To Those Who Stayed

A photo essay on Ithaca’s remaining student population

Ithaca College students still had a glimmer of hope around spring break. Recess was extended an extra week, and classes were to be held online for two weeks because of the COVID-19 pandemic, but students were expected to be able to return to campus April 5. 

However, with just one email, the fears of many students were confirmed. On March 17, President Shirley M. Collado announced that the college would continue remote learning for the remainder of the semester. The global impact of the pandemic was suddenly too close to home, causing a monumental shift in how these college students learn, feel and live.

They were then faced with a choice: to stay or to go? 

Even with the remainder of on-campus classes and events canceled and a majority of the campus buildings closed, many students chose to continue living in Ithaca. An estimated 160 students remain in the Ithaca area as of April 9, said Doreen Hettich-Atkins, director of strategic planning and administration in the Division of Student Affairs and Campus Life. Hettich-Atkins said she predicts the actual number of remaining students to be higher.

Many are calling this an unprecedented time, but, for college students, the general sentiment is the same — things are weird.

Hiking the trails. Cooking. Delivering food. Connecting with neighbors. Watching television. These students are finding different ways to pass the time, which there seems to be so much of. But to those who stayed, being in Ithaca is the best place they could be right now.

Kristen Harrison ’20 visited some of the students at their Ithaca homes — from a social distance — in April and May to see how they are spending their time in Ithaca.


Colin Boyd ’20, Melanie Marsh ’20, Sam Unger ’20, Ary Stewart ’20 and Kal Hertafeld ’20

“Our neighbor Linda is the garden master.”

A house previously known among students as “Goo Lagoon,” a popular student concert venue, has shrunk in size. The remaining five of nine roommates have found a new friend in their next-door neighbor Linda, who has inspired them to create a small garden in front of their house. Linda also reads Marsh’s tarot cards from her window.

Kal Hertafeld: We’ve been doing house dinners, so we have a meal chart. Since we all have more time on our hands, we’ve been cooking some really nice meals for each other.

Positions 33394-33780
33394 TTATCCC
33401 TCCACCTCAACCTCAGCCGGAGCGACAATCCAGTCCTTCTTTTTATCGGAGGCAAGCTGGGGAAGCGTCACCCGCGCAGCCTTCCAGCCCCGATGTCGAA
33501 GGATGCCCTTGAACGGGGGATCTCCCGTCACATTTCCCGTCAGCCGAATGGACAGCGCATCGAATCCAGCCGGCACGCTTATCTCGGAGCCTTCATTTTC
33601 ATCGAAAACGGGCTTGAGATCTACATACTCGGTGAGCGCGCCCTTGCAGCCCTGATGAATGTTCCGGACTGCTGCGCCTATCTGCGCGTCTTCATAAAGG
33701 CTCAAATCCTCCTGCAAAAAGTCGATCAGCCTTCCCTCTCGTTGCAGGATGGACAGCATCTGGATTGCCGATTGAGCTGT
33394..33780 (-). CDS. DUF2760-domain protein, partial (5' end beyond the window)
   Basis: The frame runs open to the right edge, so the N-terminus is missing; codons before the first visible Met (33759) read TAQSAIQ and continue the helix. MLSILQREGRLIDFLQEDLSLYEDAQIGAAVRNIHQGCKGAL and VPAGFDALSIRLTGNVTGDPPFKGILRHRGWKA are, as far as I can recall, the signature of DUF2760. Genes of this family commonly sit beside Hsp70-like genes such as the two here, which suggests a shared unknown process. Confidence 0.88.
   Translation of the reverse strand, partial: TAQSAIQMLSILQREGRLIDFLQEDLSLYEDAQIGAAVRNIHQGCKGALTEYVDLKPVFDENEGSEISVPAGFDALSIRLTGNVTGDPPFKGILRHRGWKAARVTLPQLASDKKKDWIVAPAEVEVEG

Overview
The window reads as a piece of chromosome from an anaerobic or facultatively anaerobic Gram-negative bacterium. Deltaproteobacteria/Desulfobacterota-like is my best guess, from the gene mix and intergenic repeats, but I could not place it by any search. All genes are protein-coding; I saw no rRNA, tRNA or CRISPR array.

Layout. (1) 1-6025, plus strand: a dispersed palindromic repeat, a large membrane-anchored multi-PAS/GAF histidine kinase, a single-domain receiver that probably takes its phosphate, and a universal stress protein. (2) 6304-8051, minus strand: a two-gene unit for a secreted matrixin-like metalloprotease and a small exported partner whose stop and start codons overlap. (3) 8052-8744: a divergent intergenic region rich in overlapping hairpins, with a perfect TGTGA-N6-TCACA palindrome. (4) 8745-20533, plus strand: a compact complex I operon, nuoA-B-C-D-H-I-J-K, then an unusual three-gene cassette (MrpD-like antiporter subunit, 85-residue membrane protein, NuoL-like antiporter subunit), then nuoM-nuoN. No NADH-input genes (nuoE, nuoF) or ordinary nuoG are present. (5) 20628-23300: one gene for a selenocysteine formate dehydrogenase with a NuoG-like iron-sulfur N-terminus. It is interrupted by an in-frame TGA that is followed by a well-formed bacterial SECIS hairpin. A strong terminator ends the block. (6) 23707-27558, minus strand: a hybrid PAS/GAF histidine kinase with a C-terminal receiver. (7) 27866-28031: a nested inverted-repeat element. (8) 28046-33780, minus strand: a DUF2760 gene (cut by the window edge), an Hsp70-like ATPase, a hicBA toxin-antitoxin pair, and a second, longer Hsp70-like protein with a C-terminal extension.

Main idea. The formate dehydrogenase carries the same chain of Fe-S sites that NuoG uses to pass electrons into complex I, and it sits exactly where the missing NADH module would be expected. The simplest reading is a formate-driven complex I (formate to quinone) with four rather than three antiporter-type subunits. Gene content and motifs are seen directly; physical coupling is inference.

Ary Stewart: I’ve been carving spoons a lot.

Melanie Marsh: I learned how to play the drums, lots of cooking, lots of gardening. … We’re going to grow a victory garden.

KH: Our neighbor Linda is the garden master.

MM: She has an awesome garden, and she’s very kind. She’s been helping us improve our garden, has been letting us use her tools and giving us already started plants that we can put into our ground, like strawberries, lilies and irises.

AS: And she made us pita bread and these really good vegan cupcakes. She gave me flour once so I could make cookies.

KH: Now we gave her some of our pizza. We just formed a closer relationship with her, which was nice because when there are so many things going on I feel like people don’t connect with their neighbors as much because we’re always on the go.

AS: I feel like Ithaca is really showing its true colors. Ithaca has been like this invaluable resource for local, good, reasonably priced food. I think it’s really taking care of itself right now.

MM: I’m seeing a lot of Facebook and social media posts about places where you can get free food. People want to help each other out here, which is really nice.


Matt Mastrangelo ’20

“I felt like this is where I want to be even though there’s nobody here.”

Mastrangelo sees the empty campus firsthand every day from his balcony of the Garden Apartments. He was waiting for when he could safely return to Westchester County, one of the initial hot spots of the pandemic in New York state. His three roommates left, and he was almost certain that no one else remained in his building.

Matt Mastrangelo: The only thing I’ve been doing is sleeping until noon at the earliest. I’m doing any and all of my homework the second it gets assigned and then spending the remainder of my free time watching movies. I’ve watched over 75 movies. I spend a majority of the warm, nice days sitting on this balcony with a beer in my hand, listening to music. I watch the empty [Tompkins Consolidated Area Transit] go by on campus eight or nine times a day. For the most part, I don’t really leave, and I’m kind of OK with it. I think part of the reason I stayed is because I’m a senior, and regardless of nobody being here, regardless of the rest of the semester being stripped away, I deserve to stay if I wanted to. I felt like this is where I want to be even though there’s nobody here.


Connor Duffy ’20 and Brian Johnson ’20

“In quarantine, tomorrow is just today again.”

Both Johnson and Duffy were looking forward to special senior moments when the pandemic began. Johnson had scheduled the shoot of his thesis film, and Duffy was set to attend and win an award at “Just Desserts,” the Ithaca College Television and radio awards celebration. Both noted a considerable lack of motivation in the wake of these lost moments. 

Brian Johnson: I decided just to be safe and stick it out here. I also didn’t want to leave Connor alone in the house.